TV Show Review

TV Review: FEAR THE WALKING DEAD: Episodes 3.15 & 16: Things Bad Begun & Sleigh Ride [AMC]

Frank Dillane Ray McKinnon Fear the Walking Dead Sleigh Ride

Fear the Walking Dead: Things Bad Begun & Sleigh Ride Review

AMC‘s Fear the Walking Dead, season 3, episodes 15 & 16, ‘Things Bad Begun’ & ‘Sleigh Ride,’ shook off the vestiges of the season’s principal arc, and ended with the start of a whole new conflict, that, in turn, might’ve marked the end for any number of principal characters.

Madison (Kim Dickens) got Nick (Frank Dillane) back at the dam; but he came with bad news. Bad news that laid Strand’s (Colman Domingo) best plans to waste, and set off a series of increasingly desperate events. It just took him a while to realize just how desperate the times would become, and what measures they would call for; but when it did eventually sink in….

Alica (Alycia Debnam-Carey), in the meantime, had her short road-trip with Diana (Edwina Findley Dickerson) leveraged into a gentle hostage scenario, formally introducing us to Proctor John (Ray McKinnon). Maybe the Pickax Princess makes a return appearance, down the road (down stream?) – maybe even as a Proctor. I’m just hoping she doesn’t just disappear, like previous web heroine, Alex, did.

As for the Proctor Prime, I’d describe the introductory PJ as Negan without the overt menace/ vice, and tethered by a degree of Buddhist sensibility. Not enough of that last bit to keep him from being a pragmatist, of the mass murdering variety; but I did appreciate the serene distinction, in both manner & MO.

Of course, a lifetime of dealing with Nick made Alicia the perfect choice, for being his reluctant hand-holder; so plot-convenience can be… well, convenient.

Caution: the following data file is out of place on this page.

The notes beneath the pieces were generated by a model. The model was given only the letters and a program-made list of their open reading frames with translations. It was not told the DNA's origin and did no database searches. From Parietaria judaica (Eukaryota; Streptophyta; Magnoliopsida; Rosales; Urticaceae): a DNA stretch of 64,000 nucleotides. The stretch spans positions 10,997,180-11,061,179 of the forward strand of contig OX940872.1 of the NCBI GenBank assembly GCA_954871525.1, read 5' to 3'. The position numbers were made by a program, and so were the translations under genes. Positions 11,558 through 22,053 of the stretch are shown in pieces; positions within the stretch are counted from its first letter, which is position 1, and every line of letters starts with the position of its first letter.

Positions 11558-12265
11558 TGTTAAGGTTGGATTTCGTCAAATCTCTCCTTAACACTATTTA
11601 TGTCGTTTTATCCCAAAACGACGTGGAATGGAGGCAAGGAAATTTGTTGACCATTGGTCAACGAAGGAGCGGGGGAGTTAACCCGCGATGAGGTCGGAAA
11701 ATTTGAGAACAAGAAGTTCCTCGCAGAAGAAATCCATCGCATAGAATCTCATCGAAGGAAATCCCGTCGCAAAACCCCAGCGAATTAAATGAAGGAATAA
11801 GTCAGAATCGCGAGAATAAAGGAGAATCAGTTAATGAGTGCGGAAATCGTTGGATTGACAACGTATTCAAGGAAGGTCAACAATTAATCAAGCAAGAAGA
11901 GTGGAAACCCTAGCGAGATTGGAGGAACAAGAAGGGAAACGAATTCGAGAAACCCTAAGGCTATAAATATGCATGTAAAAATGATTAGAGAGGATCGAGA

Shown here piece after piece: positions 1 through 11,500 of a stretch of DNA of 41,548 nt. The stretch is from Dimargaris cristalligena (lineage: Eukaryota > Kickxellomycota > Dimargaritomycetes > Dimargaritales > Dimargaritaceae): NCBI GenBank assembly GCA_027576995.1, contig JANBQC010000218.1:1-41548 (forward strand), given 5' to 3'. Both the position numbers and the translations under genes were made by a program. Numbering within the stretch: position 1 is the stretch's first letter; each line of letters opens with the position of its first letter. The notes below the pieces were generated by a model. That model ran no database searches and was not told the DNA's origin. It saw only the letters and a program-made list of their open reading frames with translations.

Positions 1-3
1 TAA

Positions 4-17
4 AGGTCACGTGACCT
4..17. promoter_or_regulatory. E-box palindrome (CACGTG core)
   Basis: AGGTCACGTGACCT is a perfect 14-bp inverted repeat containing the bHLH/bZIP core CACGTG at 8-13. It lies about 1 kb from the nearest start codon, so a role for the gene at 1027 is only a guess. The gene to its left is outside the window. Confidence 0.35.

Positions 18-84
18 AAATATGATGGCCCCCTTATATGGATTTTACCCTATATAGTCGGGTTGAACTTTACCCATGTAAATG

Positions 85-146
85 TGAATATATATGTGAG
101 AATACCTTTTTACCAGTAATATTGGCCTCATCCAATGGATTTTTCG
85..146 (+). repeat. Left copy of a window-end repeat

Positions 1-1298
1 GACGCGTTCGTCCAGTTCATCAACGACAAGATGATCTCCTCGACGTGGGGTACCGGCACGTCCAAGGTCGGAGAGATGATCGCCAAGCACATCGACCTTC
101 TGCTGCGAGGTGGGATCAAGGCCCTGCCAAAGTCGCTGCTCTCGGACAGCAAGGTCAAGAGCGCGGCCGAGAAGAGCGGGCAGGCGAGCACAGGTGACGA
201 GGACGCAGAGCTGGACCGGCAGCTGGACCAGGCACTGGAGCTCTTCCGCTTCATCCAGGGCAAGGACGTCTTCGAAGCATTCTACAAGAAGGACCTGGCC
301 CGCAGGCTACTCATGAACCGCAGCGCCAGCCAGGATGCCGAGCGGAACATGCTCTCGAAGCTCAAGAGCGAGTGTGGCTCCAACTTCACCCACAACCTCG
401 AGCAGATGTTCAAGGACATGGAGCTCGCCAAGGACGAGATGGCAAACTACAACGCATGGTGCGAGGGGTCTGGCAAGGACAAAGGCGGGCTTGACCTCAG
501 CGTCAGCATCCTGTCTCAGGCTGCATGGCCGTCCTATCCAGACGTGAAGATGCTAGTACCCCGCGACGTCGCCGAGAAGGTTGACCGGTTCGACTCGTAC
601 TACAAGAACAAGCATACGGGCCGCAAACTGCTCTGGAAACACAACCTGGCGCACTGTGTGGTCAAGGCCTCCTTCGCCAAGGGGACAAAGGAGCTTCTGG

Proctor John – aka Evil Eric Idle (sporting a Luger pistol, to drive home the evil part) – intended to cap the season’s dam sub-plot, then make Alicia the Figurehead to his Man-O-War, as he sailed to consolidate the western Gulf coast. Well, the complications to the Clark family made that plan… complicated.

With Walker (Michael Greyeyes) & Crazy Dog (Justin Rain) taking the Han Solo New Hope route (think about it), Troy (Daniel Sharman) was the last drop of Ranch dressing on the menu, and indigestion soon followed. There was the creep-show, with Maddy, sure, but since their bonding time, it was Nick making the Troy situation that much shakier.

Daniel (Rubén Blades) always did have a nose for trouble, so a quick word with Nick stumbled into an interrogator’s hot seat session. Unless you take into account that Daniel kinda hated Troy, on sight, there was no real logic to his trigger with Nick. The notion that every herd has to be led was a leap, otherwise. As a result, Nick had to dig himself in a little deeper, on Troy’s behalf – and with Daniel, no less. Other than that, the big take-away from the scene was that Daniel was left still searching for his Pound of Flesh.

As for how the creep-show ended… well, I wish I could say I was surprised; but somewhere between Maddy’s talk with Strand, and Troy’s irrepentant tirade, I would’ve actually been disappointed had Maddy not acted – hot or cold, sooner or later. The big nevermind rolled on.

I did wish the Showrunners would bring a bit more consistency to Nick, however. He’s gone from being the screw-up, to coddling one; swung between man-of-action, and voice of reason; and switches between ultra pragmatist, and ideologue. It was a little tough to swallow his judgement of Maddy, after what he did to Jeremiah (Dayton Callie), and with Troy. For what it’s worth, Maddy, I’m giving you permission to put Nick down, if necessary; we may just have different ideas of what necessary will look like (I’d settle at insufferable prick Nick character downturn, as a trigger).